The standout moment of Tuesday’s CNN town hall with the House minority leader was her exchange with New York University sophomore Trevor Hill, who asked about last year’s Harvard University polling showing 51 percent of Americans between the ages of 18 and 29 aren’t supportive of capitalism. After applauding her party’s shift left on social issues, he asked Pelosi if “there’s anywhere you feel the Democrats could move farther left to a more populist message” and “make a more stark contrast to right-wing economics.”
The heart of Hill’s question is reasonable. A loud-and-proud democratic socialist was just a serious contender in last year’s Democratic primary, and the polling on capitalism shows what it shows. So it’s perplexing why Pelosi would so quickly laugh this off, chuckling, “I have to say we’re capitalists. That’s just the way it is.”
On some level she may be talking past Hill and trying to avoid controversy. He explicitly said he wasn’t asking her to “make a radical statement about capitalism,” and she went on to make a broad acknowledgment that the system isn’t working well for many Americans. But this discussion—whether the Democrats will be an overtly social democratic party or somehow hone a more progressive capitalist vision—is the biggest question moving forward. If she had the Harvard polling handy, Pelosi could have noted that 59 percent of those in the same age group also rejected socialism—but she should have taken the question more seriously regardless.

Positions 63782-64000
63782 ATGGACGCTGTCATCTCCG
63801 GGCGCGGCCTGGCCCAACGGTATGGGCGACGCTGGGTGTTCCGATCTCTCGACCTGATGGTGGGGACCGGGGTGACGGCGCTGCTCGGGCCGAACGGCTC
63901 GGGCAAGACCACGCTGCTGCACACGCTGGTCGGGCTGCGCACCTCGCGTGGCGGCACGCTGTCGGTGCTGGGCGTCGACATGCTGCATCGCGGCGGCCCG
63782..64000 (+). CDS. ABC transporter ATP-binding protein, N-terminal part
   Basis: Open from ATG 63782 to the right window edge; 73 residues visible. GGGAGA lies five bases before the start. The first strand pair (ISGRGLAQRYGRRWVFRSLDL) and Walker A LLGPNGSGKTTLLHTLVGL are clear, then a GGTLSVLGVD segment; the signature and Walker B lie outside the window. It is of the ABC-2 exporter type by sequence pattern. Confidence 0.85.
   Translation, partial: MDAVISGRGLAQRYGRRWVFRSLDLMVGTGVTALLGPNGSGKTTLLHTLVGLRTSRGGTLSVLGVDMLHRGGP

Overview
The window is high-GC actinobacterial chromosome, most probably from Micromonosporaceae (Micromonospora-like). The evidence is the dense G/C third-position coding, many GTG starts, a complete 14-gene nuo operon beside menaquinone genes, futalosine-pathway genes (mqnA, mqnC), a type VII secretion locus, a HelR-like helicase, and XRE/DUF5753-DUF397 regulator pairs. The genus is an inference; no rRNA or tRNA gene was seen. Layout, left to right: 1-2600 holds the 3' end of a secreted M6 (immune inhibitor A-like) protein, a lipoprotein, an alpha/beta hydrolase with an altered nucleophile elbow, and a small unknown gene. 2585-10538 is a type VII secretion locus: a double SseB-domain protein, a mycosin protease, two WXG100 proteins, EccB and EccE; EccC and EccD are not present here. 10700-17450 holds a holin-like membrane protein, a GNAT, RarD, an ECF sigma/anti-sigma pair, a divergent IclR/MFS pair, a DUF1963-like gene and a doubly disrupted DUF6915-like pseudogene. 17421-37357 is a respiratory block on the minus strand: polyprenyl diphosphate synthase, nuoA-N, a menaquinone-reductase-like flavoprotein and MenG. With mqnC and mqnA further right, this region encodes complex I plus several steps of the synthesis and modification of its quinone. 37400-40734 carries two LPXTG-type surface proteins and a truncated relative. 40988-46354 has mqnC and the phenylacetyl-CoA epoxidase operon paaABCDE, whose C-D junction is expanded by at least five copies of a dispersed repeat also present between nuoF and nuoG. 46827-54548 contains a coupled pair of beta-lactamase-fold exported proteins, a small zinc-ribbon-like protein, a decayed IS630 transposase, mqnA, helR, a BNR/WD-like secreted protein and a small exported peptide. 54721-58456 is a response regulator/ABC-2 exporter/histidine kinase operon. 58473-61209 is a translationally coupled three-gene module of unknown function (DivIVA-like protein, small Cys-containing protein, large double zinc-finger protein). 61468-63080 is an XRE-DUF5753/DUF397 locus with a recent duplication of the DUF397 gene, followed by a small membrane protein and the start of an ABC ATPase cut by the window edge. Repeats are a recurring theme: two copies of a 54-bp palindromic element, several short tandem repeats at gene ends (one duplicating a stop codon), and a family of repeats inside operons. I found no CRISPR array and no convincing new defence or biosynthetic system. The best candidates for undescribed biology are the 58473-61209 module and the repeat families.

The other party who should have taken the question more seriously is CNN. Hill told The Huffington Post Thursday that the network actually rejected his question when he submitted it ahead of time. They wanted him to ask Pelosi something more “personal,” so he agreed to throw a softball about whether the minority leader had ever been embarrassed on the campaign trail like Julia Louis-Dreyfus in Veep. He didn’t and CNN’s town hall was better for it.